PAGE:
Calls for an independent investigation, accountability, and compensation have grown in Ghana following a violent military operation in Ashaiman-Taifa, an urban slum settlement located in the suburbs of the Greater Accra Region.
On March 7, the Ghana Armed Forces (GAF), reportedly from the Burma and Michel military camps, stormed the area in armored vehicles, with helicopters flying overhead. In the ensuing raid, soldiers brutalized residents of Taifa, broke into homes, and detained 184 people.
On Thursday, March 16, Ghanaian media confirmed that one of the victims of the operation, a man identified as Alhaji Mohammed Musah, had died. Musah had allegedly collapsed after soldiers chased him into his house to beat him.
In a statement on March 8, GAF claimed that it had “conducted a swoop in Ashaiman and its environs in a manhunt for some criminals, who are suspected to have stabbed and killed a young soldier (identified as Trooper Imoro Sheriff who had himself grown up in Ashaiman) in the early hours of Saturday, March 4.”
It also confirmed that the operation had been sanctioned by higher-ups: “GAF wishes to state categorically that the military operation, which was sanctioned by the Military High Command, was NOT to avenge the killing of the soldier but rather to fish out the perpetrators of the heinous crime.”
“We knew instantly that this is not something that could have been done by rogue elements in the military,” Adib Saani, a security expert, said during a discussion hosted by Pan African Television on March 15. “The galvanization of military hardware made it almost look like we are at war, as if it was a major counterterrorism operation.”
While GAF claimed that the “swoop was not targeted at innocent civilians but was an intelligence-led operation conducted on suspected hideouts of criminals and crime-prone areas,” disturbing visuals from the raid circulated on social media show Taifa residents being forced to lie in the mud.
There are also reports of people being tortured and flogged, made to eat cow dung, and given bottles filled with water from the gutters to drink. GAF’s refusal to apologize for this violence, while acknowledging that there may have been “excesses,” has been widely condemned.
On March 12, the Ghana Police Service announced that it had arrested six people suspected to be involved in the killing of Sheriff after a week of a “sustained intelligence-led operation.” None of them, Saani pointed out, had been previously apprehended by the military, which meant that the 184 people detained were innocent.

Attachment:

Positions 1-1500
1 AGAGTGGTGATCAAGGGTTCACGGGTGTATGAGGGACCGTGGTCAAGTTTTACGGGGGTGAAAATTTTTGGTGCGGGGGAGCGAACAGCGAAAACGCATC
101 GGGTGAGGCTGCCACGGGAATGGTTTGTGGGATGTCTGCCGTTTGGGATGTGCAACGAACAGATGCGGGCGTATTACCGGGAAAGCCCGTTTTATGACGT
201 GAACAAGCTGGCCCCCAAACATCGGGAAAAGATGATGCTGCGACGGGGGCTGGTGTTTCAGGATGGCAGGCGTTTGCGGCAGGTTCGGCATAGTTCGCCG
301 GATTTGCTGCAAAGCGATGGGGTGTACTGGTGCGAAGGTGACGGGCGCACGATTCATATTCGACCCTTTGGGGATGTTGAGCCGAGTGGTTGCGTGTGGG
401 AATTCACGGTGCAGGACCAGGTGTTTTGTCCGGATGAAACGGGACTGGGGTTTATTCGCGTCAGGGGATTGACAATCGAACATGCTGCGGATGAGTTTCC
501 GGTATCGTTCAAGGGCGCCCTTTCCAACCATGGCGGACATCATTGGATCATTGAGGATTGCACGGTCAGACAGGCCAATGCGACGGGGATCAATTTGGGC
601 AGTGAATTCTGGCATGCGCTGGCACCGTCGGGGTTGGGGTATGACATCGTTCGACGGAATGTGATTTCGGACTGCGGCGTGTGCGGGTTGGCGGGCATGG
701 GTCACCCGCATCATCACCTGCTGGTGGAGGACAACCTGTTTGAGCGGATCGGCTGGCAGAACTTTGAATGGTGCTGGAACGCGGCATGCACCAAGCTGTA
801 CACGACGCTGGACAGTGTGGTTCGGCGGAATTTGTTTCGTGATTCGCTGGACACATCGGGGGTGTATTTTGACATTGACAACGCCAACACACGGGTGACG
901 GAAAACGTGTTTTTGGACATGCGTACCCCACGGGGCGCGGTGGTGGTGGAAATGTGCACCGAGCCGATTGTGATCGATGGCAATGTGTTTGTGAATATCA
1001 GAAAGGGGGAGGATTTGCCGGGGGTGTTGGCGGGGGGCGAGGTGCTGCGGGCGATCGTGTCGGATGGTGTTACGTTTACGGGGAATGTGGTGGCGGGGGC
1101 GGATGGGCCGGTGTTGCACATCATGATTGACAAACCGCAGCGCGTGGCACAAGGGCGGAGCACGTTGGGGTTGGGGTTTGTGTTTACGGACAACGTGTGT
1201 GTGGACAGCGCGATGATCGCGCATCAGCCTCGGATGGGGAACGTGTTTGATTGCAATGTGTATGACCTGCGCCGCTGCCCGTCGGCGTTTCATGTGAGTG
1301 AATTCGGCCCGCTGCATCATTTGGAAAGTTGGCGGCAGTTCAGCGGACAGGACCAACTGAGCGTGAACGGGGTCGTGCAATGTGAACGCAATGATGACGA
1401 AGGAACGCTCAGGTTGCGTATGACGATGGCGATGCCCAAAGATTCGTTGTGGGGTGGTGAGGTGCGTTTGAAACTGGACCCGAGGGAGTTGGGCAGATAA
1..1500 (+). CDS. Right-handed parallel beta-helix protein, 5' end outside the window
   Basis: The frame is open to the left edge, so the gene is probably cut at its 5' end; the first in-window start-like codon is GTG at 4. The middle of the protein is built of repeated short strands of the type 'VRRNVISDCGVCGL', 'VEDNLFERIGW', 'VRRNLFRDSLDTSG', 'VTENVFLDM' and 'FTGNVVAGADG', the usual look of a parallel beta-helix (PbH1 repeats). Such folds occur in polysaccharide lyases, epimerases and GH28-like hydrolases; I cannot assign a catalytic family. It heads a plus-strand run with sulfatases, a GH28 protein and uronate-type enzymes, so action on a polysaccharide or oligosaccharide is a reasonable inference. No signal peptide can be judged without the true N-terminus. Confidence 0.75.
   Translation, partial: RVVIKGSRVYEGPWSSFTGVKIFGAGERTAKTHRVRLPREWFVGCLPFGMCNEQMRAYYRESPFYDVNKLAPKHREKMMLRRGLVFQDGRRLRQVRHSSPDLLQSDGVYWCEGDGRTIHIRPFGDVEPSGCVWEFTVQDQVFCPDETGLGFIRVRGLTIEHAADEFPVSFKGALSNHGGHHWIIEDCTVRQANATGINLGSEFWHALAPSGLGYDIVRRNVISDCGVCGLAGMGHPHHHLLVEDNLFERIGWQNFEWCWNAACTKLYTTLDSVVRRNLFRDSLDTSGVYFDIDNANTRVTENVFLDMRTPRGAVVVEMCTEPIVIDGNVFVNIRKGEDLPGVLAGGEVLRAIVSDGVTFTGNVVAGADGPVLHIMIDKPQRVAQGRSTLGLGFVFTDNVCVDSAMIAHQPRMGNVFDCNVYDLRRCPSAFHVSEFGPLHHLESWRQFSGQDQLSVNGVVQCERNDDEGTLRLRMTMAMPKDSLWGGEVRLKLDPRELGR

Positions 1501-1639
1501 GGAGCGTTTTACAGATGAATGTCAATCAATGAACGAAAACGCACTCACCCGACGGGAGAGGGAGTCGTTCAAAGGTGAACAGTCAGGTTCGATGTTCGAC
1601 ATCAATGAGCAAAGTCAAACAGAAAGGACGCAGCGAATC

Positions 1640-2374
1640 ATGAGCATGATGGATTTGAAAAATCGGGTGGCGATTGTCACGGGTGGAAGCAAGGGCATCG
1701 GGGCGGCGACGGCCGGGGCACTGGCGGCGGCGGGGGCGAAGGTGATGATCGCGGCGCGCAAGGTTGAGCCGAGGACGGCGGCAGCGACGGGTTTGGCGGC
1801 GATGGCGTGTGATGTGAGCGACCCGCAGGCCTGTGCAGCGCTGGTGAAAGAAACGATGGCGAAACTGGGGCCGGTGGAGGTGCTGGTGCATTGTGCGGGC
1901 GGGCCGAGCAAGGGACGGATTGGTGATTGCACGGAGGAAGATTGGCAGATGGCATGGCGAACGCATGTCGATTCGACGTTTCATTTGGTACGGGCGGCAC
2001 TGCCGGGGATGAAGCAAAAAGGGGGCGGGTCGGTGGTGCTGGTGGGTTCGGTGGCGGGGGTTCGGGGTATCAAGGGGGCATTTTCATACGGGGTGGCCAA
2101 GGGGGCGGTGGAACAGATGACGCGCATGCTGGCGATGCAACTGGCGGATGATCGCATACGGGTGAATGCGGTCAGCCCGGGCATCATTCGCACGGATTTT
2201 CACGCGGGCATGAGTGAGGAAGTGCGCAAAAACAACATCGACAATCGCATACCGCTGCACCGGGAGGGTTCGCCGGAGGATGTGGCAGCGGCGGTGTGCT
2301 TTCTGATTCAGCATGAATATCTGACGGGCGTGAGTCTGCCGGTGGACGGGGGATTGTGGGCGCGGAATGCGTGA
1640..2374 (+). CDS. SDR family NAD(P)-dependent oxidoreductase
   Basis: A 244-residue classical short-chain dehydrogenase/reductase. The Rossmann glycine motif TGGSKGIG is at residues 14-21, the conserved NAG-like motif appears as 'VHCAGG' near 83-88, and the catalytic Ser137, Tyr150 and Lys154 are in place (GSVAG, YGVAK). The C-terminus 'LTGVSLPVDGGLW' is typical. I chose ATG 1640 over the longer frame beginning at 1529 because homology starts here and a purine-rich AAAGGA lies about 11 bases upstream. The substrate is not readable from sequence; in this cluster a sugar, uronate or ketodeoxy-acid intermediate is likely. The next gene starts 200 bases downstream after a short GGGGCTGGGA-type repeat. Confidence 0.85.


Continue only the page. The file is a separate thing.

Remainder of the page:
The incident has raised questions about the military’s deployment and jurisdiction in matters of “internal security,” and why an “intelligence-led operation” saw this level of mass violence in the first place.
The classification of certain areas, especially areas housing urban poor communities, as “crime-prone” also raises concerns—and this is not specific to Ghana—given that such language is often used to justify state violence, including heavily militarized forms of policing, or, in the case of Ashaiman, direct military action.
“The use of military force against civilians is a clear violation of Ghana’s Constitution, which protects the right to life, freedom from torture, and the right to a fair trial. Military personnel are bound by these laws and must be held accountable for any violations they commit,” the Accra Collective of the Socialist Movement of Ghana (SMG) said in a statement.
Speaking to the government’s refusal to condemn the violence, SMG General Secretary Kwesi Pratt Junior added, “I heard a minister complaining that in the past we used to fear the soldiers and policemen and now we do not fear them anymore. And that this exercise should teach us important lessons so that we shall begin to fear the military uniforms.”
“I thought that was the most unfortunate statement, which betrays the colonial mentality of our leaders. It was during the colonial era that colonizers decided that if [they] are recruiting policemen, to not recruit them from the areas where they will be doing the policing because they will have family there and so they would not be able to be brutal enough. So they brought in policemen from Nigeria, who they thought had no relatives, here so they could brutalize us,” he said.
“If this is the mentality of those who govern us today, then we are in deep trouble. Why should we fear soldiers and policemen if they are there truly to protect us?”
Organizations including the Commission on Human Rights and Administrative Justice (CHRAJ), have also condemned the operation: “Because of their (the military’s) personal interest they come [to Ashaiman], take over the law and do what they want… It is degrading and dehumanizing treatment to put such persons, who are going to their work, [to] arrest them, make them do press ups in mud, sitting down with all their clothing removed apart from some briefs… this is exacted by the army of Ghana? It’s completely unacceptable.”
Others have accused Ghanaian President Nana Akufo-Addo, who is also the Commander-in-Chief of the armed forces, of “tacit endorsement” of the military’s actions, given the government’s refusal to speak out against the incident, or to “condemn and sanction the military officers implicated in this barbaric episode.”